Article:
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Review: Noah Centineo Wings It in a World of Espionage in Netflix’s ‘The Recruit’

Review: Noah Centineo Wings It in a World of Espionage in Netflix’s ‘The Recruit’

Noah Centineo has proved to be a great leading man in his previous work with Netflix and an action star in Black Adam. Netflix’s The Recruit marks two firsts for the young actor. He’s the lead in a streaming series. He’s also stepped into the role of executive producer, along with showrunner Alexi Hawley (The Rookie) and journalist/lawyer Adam Ciralsky, who used to work for the CIA. 

Owen Hendricks (Centineo) is a 24-year-old recent law school grad who goes to work for the CIA. He’s intelligent, charismatic, hard-working, and incredibly ambitious, perhaps to a fault. Only days into the job, he gets an assignment that sends him all over the world to deal with scary people and life-threatening situations.

That assignment involves Max Meladze (Laura Haddock), a former CIA asset who sent them a “graymail” letter threatening to name names and spill some juicy secrets unless they get her out of prison. Russian spies aren’t anything new in storytelling, but there’s more to Max than just being a highly skilled killer, something Owen finds out the hard way. 

When he’s not jet-setting or talking his way out of being tortured, Owen is at the CIA office where things aren’t as dangerous but are no less taxing. Two of his colleagues, Violet (Aarti Mann) and Lester (Colton Dunn), really commit to making his life hell. But it’s not just silly office pranks or humiliation. There are so many acronyms and code words in this profession. Owen doesn’t know any of them until his lack of knowledge gets him into varying degrees of trouble, sometimes putting his life on the line.  It’s not super clear whether this is just traditional office hazing or jealousy, or both. 

Owen’s boss Walter Nyland (Vondie Curtis-Hall), general counsel of the CIA, is the classic intimidating authority you want to impress at all times. He reminds me a bit of Stan Edgar from The Boys, though he smiles a lot more. Curtis-Hall really nails the “why are you still here” and “did you really just say that” looks, the two nonverbal responses he regularly gives to Owen. 

Other than Owen, I have to say that Janus Ferber (Kristian Bruun) is my favorite character in the series. Anyone familiar with Orphan Black will know Bruun as Donnie Hendrix. Janus has a similar cluelessness but as a seriously burnt-out CIA lawyer, his frantic mindset is dialed up to 11. 

In a place where everyone has to be on their lying A-game at all times, no one trusts each other. For a guy like Owen, an oversharer who can get along with just about anyone, navigating this world of professional deception isn’t the easiest, at least when it comes to coworkers. He’s still a charmer who can get himself out of tricky situations, whether it’s getting tortured, kidnapped, or both. Owen is good-looking and likable but gets himself into trouble on a daily basis. It seems to come from a good place, though.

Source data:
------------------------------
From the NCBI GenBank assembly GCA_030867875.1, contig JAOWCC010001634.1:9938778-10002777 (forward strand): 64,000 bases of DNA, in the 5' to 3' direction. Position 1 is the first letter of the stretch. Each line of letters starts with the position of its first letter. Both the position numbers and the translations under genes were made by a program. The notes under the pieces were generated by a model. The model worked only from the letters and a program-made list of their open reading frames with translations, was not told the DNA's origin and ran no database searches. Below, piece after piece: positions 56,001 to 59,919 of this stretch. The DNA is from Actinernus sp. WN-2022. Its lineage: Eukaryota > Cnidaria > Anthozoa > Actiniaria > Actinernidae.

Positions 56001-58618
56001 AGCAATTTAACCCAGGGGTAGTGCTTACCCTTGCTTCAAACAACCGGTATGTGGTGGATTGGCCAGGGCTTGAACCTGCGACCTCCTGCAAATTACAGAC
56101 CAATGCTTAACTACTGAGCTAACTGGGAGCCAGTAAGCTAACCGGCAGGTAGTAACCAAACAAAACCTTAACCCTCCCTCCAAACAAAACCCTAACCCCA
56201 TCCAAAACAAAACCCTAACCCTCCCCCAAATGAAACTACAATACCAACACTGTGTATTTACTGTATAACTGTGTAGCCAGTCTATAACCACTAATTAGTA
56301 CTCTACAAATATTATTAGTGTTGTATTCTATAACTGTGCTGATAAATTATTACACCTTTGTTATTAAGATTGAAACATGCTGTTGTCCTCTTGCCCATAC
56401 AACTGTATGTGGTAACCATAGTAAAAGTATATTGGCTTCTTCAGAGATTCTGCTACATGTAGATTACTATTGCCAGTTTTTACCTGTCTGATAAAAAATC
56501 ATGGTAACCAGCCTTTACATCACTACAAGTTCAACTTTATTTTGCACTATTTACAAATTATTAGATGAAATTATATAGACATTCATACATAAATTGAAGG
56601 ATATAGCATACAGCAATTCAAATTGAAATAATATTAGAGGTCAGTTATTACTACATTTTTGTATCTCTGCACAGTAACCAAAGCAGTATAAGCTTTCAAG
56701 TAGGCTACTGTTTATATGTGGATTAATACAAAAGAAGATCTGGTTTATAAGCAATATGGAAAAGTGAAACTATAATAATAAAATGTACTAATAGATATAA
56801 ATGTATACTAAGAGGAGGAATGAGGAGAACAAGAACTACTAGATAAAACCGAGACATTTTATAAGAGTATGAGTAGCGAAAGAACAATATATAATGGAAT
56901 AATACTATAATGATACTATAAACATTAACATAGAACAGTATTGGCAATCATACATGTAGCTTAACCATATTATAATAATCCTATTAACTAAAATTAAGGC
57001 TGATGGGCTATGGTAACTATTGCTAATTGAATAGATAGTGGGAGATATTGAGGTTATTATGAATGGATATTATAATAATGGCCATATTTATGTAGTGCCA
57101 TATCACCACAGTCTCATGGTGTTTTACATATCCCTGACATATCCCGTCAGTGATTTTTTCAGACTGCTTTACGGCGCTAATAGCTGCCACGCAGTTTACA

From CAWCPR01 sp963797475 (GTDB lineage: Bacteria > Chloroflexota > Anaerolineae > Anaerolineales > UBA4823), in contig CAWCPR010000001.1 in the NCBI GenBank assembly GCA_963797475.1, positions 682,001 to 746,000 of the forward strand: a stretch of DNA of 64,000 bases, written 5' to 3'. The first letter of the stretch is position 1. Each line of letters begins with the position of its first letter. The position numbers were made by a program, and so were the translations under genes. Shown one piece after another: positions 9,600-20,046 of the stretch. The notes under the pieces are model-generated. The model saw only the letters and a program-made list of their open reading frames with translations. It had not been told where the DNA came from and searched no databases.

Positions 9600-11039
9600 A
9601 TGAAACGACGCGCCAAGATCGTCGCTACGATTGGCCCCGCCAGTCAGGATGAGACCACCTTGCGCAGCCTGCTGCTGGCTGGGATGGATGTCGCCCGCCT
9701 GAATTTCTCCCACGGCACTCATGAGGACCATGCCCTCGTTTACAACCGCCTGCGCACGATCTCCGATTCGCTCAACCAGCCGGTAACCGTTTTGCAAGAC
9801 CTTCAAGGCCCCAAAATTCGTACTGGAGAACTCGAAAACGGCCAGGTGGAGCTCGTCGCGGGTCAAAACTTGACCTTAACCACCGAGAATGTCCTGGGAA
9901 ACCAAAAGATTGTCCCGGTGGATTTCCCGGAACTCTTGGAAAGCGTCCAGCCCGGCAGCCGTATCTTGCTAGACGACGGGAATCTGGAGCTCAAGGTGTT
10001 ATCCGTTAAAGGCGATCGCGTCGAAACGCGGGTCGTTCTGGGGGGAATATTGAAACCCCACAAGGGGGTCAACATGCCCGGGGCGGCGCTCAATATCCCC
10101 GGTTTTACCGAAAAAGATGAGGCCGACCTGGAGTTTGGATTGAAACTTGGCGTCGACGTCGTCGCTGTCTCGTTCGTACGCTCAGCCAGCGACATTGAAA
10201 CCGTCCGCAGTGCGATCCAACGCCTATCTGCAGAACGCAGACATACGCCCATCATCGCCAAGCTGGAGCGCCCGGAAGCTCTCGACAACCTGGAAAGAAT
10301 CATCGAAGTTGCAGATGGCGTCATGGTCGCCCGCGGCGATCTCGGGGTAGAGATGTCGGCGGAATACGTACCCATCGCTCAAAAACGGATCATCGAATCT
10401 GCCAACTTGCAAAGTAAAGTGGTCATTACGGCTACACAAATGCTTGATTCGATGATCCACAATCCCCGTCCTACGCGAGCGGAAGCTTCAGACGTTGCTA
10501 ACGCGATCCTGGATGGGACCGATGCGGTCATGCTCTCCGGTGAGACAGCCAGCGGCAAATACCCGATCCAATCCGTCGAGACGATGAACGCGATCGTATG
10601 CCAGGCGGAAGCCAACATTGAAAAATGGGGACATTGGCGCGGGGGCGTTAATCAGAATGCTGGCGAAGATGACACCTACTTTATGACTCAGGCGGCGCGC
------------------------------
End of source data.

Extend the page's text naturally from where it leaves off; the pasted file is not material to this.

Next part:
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Owen’s home life is pretty messy. One of the two people he lives with is his ex-girlfriend Hannah (Fivel Stewart), who acts as his voice of reason and de facto therapist. She’s also a new lawyer, working a boring government job and clearly more put together. They’re still best friends even though there’s obvious tension. Their roomie Terence (Daniel Quincy Annoh) often finds himself in between them, literally, but he handles the drama well. 

The Recruit is genuinely funny in a non-slapstick way, which is a credit to the writing but also the talented cast. Centineo has brilliant comedic timing, especially in scenes with Bruun or Colton Dunn. But the series still has its dramatic, emotional moments. Laura Haddock imbues Max with a sense of vulnerability buried beneath the ruthless killer’s exterior, making her scenes alone and with others equally captivating. And Owen’s danger-seeking overachiever behavior stems from events in his past, suggesting/implying that his taste for intense conditions is a form of avoidance. 

Interestingly, the series isn’t nonstop action. So, when an action scene comes, it’s delightfully chaotic and intense with some disorienting camerawork that puts you in the scene. Owen is a snazzy dresser but ends up bruised and bloodied in pretty much every episode. He mostly rocks a suit or whatever clean clothes he can get his hands on after a scuffle. 

In The Recruit, Centineo plays Owen as a “ready-for-anything go-getter” while somehow coming off as very chill, making his character someone you want to root for, laugh at, and be friends with. The relatability factor was intentional. At Netflix’s Tudum 2022 event, Alexi Hawley said, “None of us can realistically dream of being James Bond, but all of us have had the first job — with co-workers we can’t trust and agendas we don’t understand.”

The Recruit is somewhere between glossy and gritty without being too much of either. It’s the perfect blend of action and comedy and does its best to avoid spy thriller cliches by creating characters who aren’t only smooth-talking agents and devious femme fatales. The series isn’t over-the-top guns blazing, but with a comically reckless main character just kinda winging it in a world of espionage, it certainly never gets boring.

The Recruit debuts Friday, December 16 on Netflix.

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